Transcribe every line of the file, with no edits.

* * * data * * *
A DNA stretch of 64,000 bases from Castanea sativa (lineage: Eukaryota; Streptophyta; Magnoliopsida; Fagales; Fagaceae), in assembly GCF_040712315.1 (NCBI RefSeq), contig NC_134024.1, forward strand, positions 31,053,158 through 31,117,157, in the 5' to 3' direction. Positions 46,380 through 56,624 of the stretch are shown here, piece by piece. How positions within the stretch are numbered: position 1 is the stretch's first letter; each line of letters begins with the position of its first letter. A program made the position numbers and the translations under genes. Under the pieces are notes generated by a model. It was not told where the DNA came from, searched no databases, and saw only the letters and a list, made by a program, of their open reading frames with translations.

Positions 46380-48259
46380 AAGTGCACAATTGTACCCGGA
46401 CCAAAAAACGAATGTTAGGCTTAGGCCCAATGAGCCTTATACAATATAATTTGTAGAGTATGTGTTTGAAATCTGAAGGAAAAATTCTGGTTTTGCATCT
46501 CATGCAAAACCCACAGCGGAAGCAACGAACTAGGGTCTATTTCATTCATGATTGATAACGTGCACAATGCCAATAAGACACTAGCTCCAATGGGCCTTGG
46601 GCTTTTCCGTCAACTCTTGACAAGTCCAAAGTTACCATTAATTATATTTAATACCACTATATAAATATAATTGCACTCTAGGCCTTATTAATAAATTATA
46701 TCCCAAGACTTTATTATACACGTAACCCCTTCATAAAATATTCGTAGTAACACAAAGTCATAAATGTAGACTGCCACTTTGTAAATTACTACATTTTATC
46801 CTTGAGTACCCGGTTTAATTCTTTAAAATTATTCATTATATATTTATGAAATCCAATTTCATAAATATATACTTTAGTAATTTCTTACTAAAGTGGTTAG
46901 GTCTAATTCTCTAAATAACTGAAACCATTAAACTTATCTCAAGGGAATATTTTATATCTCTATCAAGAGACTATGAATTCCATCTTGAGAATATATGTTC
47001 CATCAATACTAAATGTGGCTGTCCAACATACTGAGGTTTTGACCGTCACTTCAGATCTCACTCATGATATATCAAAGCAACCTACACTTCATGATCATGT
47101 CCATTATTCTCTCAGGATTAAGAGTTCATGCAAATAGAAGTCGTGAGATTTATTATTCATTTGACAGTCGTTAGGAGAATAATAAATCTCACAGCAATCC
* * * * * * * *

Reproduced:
A DNA stretch of 64,000 bases from Castanea sativa (lineage: Eukaryota; Streptophyta; Magnoliopsida; Fagales; Fagaceae), in assembly GCF_040712315.1 (NCBI RefSeq), contig NC_134024.1, forward strand, positions 31,053,158 through 31,117,157, in the 5' to 3' direction. Positions 46,380 through 56,624 of the stretch are shown here, piece by piece. How positions within the stretch are numbered: position 1 is the stretch's first letter; each line of letters begins with the position of its first letter. A program made the position numbers and the translations under genes. Under the pieces are notes generated by a model. It was not told where the DNA came from, searched no databases, and saw only the letters and a list, made by a program, of their open reading frames with translations.

Positions 46380-48259
46380 AAGTGCACAATTGTACCCGGA
46401 CCAAAAAACGAATGTTAGGCTTAGGCCCAATGAGCCTTATACAATATAATTTGTAGAGTATGTGTTTGAAATCTGAAGGAAAAATTCTGGTTTTGCATCT
46501 CATGCAAAACCCACAGCGGAAGCAACGAACTAGGGTCTATTTCATTCATGATTGATAACGTGCACAATGCCAATAAGACACTAGCTCCAATGGGCCTTGG
46601 GCTTTTCCGTCAACTCTTGACAAGTCCAAAGTTACCATTAATTATATTTAATACCACTATATAAATATAATTGCACTCTAGGCCTTATTAATAAATTATA
46701 TCCCAAGACTTTATTATACACGTAACCCCTTCATAAAATATTCGTAGTAACACAAAGTCATAAATGTAGACTGCCACTTTGTAAATTACTACATTTTATC
46801 CTTGAGTACCCGGTTTAATTCTTTAAAATTATTCATTATATATTTATGAAATCCAATTTCATAAATATATACTTTAGTAATTTCTTACTAAAGTGGTTAG
46901 GTCTAATTCTCTAAATAACTGAAACCATTAAACTTATCTCAAGGGAATATTTTATATCTCTATCAAGAGACTATGAATTCCATCTTGAGAATATATGTTC
47001 CATCAATACTAAATGTGGCTGTCCAACATACTGAGGTTTTGACCGTCACTTCAGATCTCACTCATGATATATCAAAGCAACCTACACTTCATGATCATGT
47101 CCATTATTCTCTCAGGATTAAGAGTTCATGCAAATAGAAGTCGTGAGATTTATTATTCATTTGACAGTCGTTAGGAGAATAATAAATCTCACAGCAATCC